Also, insurance, as a business practice, is generally a smart move. It’s fairly affordable for tenants and prevents any unpleasant disagreements from arising if something in your unit is damaged.

Finding the Right Insurance for Your Storage Unit

Everyone is looking to save money, and it’s understandable why some storage unit tenants are frustrated by an insurance requirement.

Still, it doesn’t have to be super expensive, and you can find a good insurance policy for your storage unit that won’t cost you an arm and a leg.

7 Tips for Finding Storage Unit Insurance

Here are some tips on how you can get a great policy without spending a ton of money.

couple talking to an insurance agent to help them decide which insurance to get for their storage unit

1. Ask your current insurance provider.

There’s a good chance your homeowner’s insurance provider, car insurance provider, or rental insurance company will add to your existing policy without much extra cost.

2. Your insurance policy may already cover a storage unit.

Sometimes, the policy you already have will cover what’s inside your storage unit. If it does, read that part of your policy just to make sure that you have the coverage you want.

Fairly often, existing insurance policies will cover property that is used or stored off-site. That means if you have furniture or jewelry, for instance, in your storage unit, your home owner’s insurance or existing renter’s insurance would cover what’s in there.

3. Make sure all of the important items are covered.

Some insurance policies won’t cover items that are for business use or are high-dollar items. You may have to get an extra insurance addendum to cover what you need.

The smartest thing to do is make an inventory list of what’s inside the unit or what will be placed there and then talk to your provider about whether it’s covered. Fill in any gaps on expensive items so you’re not surprised when you need to take advantage of your policy.

couple asking the storage facility manager for recommendations about getting an insurance

4. Ask the storage facility manager for recommendations.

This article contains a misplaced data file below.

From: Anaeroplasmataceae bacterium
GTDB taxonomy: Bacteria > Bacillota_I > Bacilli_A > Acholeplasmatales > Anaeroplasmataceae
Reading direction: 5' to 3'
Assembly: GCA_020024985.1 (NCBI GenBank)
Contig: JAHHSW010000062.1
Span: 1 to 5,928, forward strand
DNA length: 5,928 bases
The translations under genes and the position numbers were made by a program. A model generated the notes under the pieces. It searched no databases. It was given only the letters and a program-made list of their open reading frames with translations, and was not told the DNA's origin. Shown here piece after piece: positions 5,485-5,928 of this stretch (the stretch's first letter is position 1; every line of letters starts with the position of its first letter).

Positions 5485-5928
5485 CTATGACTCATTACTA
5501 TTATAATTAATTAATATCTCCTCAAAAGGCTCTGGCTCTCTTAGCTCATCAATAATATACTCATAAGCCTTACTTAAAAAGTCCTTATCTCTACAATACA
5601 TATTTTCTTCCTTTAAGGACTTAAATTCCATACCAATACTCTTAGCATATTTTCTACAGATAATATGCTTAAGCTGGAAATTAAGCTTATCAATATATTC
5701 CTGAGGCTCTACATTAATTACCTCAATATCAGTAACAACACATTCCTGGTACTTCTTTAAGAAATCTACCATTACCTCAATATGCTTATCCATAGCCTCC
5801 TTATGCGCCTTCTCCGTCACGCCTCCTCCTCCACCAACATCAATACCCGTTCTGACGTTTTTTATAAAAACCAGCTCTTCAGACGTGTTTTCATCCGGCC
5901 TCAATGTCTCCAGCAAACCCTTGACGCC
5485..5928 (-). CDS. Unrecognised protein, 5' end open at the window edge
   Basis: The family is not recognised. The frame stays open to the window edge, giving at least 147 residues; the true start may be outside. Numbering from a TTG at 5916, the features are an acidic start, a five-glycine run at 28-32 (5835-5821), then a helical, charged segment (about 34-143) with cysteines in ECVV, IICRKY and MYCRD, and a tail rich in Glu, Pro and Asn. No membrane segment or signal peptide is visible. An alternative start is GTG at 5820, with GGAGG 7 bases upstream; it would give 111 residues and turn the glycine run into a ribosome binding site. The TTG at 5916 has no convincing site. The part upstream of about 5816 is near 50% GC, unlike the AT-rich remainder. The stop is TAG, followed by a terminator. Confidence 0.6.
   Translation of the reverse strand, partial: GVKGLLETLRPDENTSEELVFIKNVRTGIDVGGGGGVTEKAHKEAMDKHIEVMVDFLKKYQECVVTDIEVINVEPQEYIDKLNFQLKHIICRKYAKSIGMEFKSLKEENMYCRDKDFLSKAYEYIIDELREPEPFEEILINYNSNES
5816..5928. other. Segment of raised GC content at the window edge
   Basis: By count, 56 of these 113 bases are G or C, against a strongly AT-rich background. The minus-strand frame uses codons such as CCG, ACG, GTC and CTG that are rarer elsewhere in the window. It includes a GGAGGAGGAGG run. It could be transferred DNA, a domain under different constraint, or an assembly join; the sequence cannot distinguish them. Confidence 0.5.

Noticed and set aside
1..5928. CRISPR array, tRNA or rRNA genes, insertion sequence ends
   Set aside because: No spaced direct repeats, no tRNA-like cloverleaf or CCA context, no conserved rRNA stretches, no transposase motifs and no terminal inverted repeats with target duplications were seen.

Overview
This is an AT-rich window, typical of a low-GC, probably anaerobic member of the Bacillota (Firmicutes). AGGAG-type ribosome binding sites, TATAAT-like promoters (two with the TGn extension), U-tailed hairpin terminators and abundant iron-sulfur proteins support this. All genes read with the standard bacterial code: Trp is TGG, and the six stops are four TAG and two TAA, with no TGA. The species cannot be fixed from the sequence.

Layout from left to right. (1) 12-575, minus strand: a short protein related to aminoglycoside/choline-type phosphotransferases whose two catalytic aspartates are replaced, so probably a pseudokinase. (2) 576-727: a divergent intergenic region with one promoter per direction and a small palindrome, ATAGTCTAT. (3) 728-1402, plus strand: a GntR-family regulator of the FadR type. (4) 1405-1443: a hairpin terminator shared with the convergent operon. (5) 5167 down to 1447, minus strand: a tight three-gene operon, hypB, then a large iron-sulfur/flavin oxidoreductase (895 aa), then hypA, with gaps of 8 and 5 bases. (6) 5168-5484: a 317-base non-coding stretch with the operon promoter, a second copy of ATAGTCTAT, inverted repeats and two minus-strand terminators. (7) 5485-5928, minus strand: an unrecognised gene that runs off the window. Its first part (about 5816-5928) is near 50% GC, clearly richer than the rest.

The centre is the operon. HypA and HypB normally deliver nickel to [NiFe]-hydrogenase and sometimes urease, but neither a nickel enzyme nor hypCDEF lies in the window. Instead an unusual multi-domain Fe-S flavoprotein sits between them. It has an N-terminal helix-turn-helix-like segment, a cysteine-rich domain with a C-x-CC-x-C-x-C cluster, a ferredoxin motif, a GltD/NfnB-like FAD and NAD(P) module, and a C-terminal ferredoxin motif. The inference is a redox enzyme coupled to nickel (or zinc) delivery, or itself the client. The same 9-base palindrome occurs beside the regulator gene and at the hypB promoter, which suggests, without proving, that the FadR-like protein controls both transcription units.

Odds are the storage company you’re working with has talked to people without insurance a million times. By now, they probably have a handful of brokers and companies they can recommend to you that fit the lease requirements, or they may work with a provider to offer you insurance through the facility.

5. Consolidating your providers can save you money.

If you’ve currently got your HOI and your car insurance with different companies, needing storage unit insurance is the perfect time to see if you can get a discount by consolidating all three policies under the same roof. Ask them about a discount if you move over to them and price compare across the board.

6. Premiums go down over time.

The longer you have your policy, the more you’ll save on monthly or annual premiums. As your risk profile goes down, insurers will give you better deals.

They don’t come easy though, so you’ll have to call in every six months or so to check if you can lower your premiums.

7. Read online reviews to find a good tenant insurance provider.

These days, it’s easier than ever to find a good insurance company. Online reviews are the perfect way to make sure you’re not dealing with a company that is dishonest or charges too much. Spend some time reading others’ experiences and call the top few to ask for quotes.

customer and facility manager discussing about the insurance policy

Typical Storage Unit Insurance Rates

While an insurance requirement can be an added layer of red tape in getting a storage unit, they usually can be handled over the phone in minutes and won’t cost you a ton.

For $5,000 worth of coverage, you’ll generally pay less than $20 a month. Sometimes things like flood coverage will cost you a bit more, but it’s well worth the peace of mind.

As we’ve mentioned before, you’ll pay less the longer you have the policy, and price comparing will save you money.